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July 1, 2003

Prospectus Triple Play

Boston Red Sox, Cincinnati Reds, San Diego Padres

by Baseball Prospectus

Boston Red Sox

  • Amazing Game: June 27th's 25-8 massacre of the Marlins was one of the most remarkable games of the year. Much has been already written about the records set--most runs before an out was recorded, ties for most first-inning runs (and probably pitcher/manager ejected with the greatest lead)--and the scary line drive off of Todd Walker's bat that took down Marlins pitcher Kevin Olsen. Eleven batters reached base safely before an out was recorded. If we assume that their current OBPs are reflective of their ability to avoid making an out, we can estimate how rare such an event is.

    Player OBP (as of 6/29)

    1. Johnny Damon .330
    2. Todd Walker .363
    3. Nomar Garciaparra .374
    4. Manny Ramirez .416
    5. David Ortiz .380
    6. Kevin Millar .384
    7. Trot Nixon .401
    8. Bill Mueller .385
    9. Jason Varitek .357

    The probability of each of them reaching base is the product of their OBPs, with Damon and Walker counted twice as they batted around. The probability of these 11 batters reaching base to lead off a given game is 1.8*E-05, or 0.001796%. You'd expect about 344 seasons to go by to see one such game.

  • Star Performer: Nomar Garciaparra has moved up to 3rd in the AL in VORP for position players, behind only Bret Boone and Carlos Delgado, despite a modest April when he hit .273/.319/.482. He's been on fire in June, batting .398/.444/.646, and has hit 12 triples at the season's halfway point, already a career high, and as many as he had from 1999-2002.

  • Microstudy:

    .382/.441/.625 Bill Mueller in 2003, before Shea Hillenbrand was traded
    .259/.314/.426 Bill Mueller in 2003, since Shea Hillenbrand was traded

    .286/.370/.399 Bill Mueller, career 1996-2002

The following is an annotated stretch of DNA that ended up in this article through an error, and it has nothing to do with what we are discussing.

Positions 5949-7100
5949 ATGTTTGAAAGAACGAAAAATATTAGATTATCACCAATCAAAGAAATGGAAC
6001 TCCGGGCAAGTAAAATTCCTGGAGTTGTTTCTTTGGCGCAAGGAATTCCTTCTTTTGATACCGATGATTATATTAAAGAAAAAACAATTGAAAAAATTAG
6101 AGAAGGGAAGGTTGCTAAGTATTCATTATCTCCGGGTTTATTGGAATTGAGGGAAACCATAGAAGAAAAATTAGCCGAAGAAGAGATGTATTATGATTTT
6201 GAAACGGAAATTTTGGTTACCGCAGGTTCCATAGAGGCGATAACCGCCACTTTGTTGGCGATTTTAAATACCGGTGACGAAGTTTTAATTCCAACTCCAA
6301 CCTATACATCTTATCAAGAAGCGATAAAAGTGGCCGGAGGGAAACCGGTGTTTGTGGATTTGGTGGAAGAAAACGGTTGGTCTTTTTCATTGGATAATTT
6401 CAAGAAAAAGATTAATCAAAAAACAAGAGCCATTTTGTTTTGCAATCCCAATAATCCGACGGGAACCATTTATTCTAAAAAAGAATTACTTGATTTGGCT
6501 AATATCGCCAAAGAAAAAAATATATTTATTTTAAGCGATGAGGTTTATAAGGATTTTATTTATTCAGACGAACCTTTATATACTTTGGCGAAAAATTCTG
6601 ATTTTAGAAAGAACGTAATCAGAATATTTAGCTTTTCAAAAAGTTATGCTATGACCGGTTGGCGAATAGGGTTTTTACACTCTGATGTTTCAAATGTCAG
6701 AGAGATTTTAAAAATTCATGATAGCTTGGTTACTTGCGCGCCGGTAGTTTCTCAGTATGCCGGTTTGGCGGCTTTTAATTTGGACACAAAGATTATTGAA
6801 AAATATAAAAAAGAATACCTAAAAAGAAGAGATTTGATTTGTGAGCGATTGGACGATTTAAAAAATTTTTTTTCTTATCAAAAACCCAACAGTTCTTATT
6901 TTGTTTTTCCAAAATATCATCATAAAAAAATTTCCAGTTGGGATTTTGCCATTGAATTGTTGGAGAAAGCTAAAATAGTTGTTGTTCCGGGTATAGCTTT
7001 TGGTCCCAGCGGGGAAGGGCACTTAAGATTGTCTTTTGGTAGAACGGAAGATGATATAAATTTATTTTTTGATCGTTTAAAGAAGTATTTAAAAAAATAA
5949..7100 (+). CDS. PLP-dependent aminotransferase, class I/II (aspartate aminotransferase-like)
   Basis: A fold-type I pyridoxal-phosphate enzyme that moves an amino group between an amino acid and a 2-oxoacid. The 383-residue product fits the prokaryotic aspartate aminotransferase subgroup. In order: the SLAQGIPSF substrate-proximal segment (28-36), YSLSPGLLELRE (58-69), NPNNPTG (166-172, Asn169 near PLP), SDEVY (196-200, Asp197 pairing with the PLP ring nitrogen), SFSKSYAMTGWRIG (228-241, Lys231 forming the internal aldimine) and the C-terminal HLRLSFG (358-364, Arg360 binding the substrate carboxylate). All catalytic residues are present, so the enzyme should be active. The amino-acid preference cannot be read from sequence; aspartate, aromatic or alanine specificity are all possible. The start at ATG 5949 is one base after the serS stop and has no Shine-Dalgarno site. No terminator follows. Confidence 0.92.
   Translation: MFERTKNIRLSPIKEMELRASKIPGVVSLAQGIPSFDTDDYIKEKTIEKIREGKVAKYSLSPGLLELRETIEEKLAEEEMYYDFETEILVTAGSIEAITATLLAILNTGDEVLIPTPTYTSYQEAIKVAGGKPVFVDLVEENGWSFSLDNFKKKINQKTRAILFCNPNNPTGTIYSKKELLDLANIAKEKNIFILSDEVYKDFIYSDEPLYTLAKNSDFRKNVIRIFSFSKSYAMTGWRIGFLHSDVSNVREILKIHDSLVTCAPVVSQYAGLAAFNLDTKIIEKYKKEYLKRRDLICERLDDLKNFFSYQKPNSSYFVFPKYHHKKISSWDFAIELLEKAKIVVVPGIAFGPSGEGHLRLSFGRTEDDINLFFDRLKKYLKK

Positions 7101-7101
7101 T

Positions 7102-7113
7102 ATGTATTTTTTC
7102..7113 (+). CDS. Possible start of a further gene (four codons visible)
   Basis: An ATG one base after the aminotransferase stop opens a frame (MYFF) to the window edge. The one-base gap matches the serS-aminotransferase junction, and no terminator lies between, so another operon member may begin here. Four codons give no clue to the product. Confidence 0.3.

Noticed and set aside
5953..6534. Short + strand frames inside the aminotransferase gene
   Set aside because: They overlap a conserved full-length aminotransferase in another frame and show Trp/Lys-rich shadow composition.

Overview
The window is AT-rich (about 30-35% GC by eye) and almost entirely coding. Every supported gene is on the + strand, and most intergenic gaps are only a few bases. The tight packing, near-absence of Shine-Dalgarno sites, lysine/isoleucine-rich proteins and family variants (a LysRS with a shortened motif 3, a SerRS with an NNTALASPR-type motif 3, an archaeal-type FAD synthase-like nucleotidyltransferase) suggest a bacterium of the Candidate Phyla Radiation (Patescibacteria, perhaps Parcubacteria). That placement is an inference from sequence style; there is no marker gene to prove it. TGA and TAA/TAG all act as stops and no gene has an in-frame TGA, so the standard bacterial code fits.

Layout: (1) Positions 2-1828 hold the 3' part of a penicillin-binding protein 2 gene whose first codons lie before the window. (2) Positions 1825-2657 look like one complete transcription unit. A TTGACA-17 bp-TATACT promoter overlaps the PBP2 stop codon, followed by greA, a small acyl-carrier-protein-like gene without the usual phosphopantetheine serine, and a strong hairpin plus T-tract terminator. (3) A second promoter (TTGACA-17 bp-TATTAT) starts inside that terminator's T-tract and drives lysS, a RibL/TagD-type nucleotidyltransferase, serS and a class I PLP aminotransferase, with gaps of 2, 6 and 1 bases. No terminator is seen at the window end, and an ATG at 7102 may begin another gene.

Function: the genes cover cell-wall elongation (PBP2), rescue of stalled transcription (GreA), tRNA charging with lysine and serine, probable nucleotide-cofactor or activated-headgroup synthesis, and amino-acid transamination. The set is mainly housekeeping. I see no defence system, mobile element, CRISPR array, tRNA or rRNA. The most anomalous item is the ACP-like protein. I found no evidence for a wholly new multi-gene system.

• Wretched, Disastrous Performer: The bullpen. Other than a four-week stretch of adequacy from the middle of April to the middle of May (4.48 RA, 2.7 K/BB ratio, 0.85 HR/9 IP), the bullpen has been downright awful. Since May 15th, the pen has an RA of 6.24, and is allowing over 1.5 HR/9 innings. The Bosox pen ranks 29th in the majors over that span in avoiding blown saves (only the White Sox were worse). The only effective relievers in that span have been Alan Embree (2.01 RA, 4.4 H/9, 2.4 K:BB) and Mike Timlin (3.13 RA, 7.8 H/9, 7.0 K:BB), and even Timlin has managed to blow two saves in that span.

  • Streaks and Projections: The Red Sox lead the majors in runs per game, having scored 512 runs in 80 games through 6/29. At this rate, they are on pace to score 1036 runs, and would become just the second team since 1950 to score 1000 runs (besides the 1999 Indians). That would be the most runs scored since the 1936 Yankees, and the eighth-highest scoring team since 1900. Of course, the Bosox have the three-fold advantages of the designated hitter, the 162-game season, and a historically high run scoring environment to assist them. But it would still be an impressive accomplishment.

Cincinnati Reds

  • Lineup Change: We've been arguing for it for a while, we've been teased with the possibility earlier this year, and now it's finally here. Well, sort of.

    Spurred on be a spectacularly bad outing by Jimmy Anderson, one of a long string of awful outings by their fifth starters, the Reds have announced that they will go with a four-man rotation, but they are committing to it only until the All-Star Break. If the Reds promptly return to the five-man rotation in the second half of July, then this will have proved to be nothing more than a stopgap measure created by a combination of injuries and ineffectiveness. If they stay with only four starters through the summer, then it will be a somewhat more valid test of how well a four-man rotation will work.

    Regardless of what happens, this move will most likely be wrongly evaluated by most of the media. The important question is whether or not the switch to the four-man rotation makes those four pitchers less effective than they were in a five-man rotation, not whether or not they pitch well. This is an important distinction to make given the woeful state of the Reds' rotation, which has the rather dubious status of being one of four teams with no starter above .500 in SNWL figures. (The others being the Brewers, the Padres, and the Tigers, not exactly inspiring company.) The four-man rotation is not going to suddenly turn Danny Graves, Ryan Dempster, and Paul Wilson into Barry Zito, Tim Hudson, and Mark Mulder. However if it does work it reduces the number of holes the Reds have to fill in their rotation.

  • More Lineup Changes: Austin Kearns' discovery that most outfield walls are in fact immovable objects has opened the way for Steve Smitherman to make it to the big leagues. Many organizations would have regarded Smitherman as an organizational soldier given his low draft status (23rd round) and the fact that he doesn't light up scouting reports based on tools. What he does do is hit. And hit. And hit some more.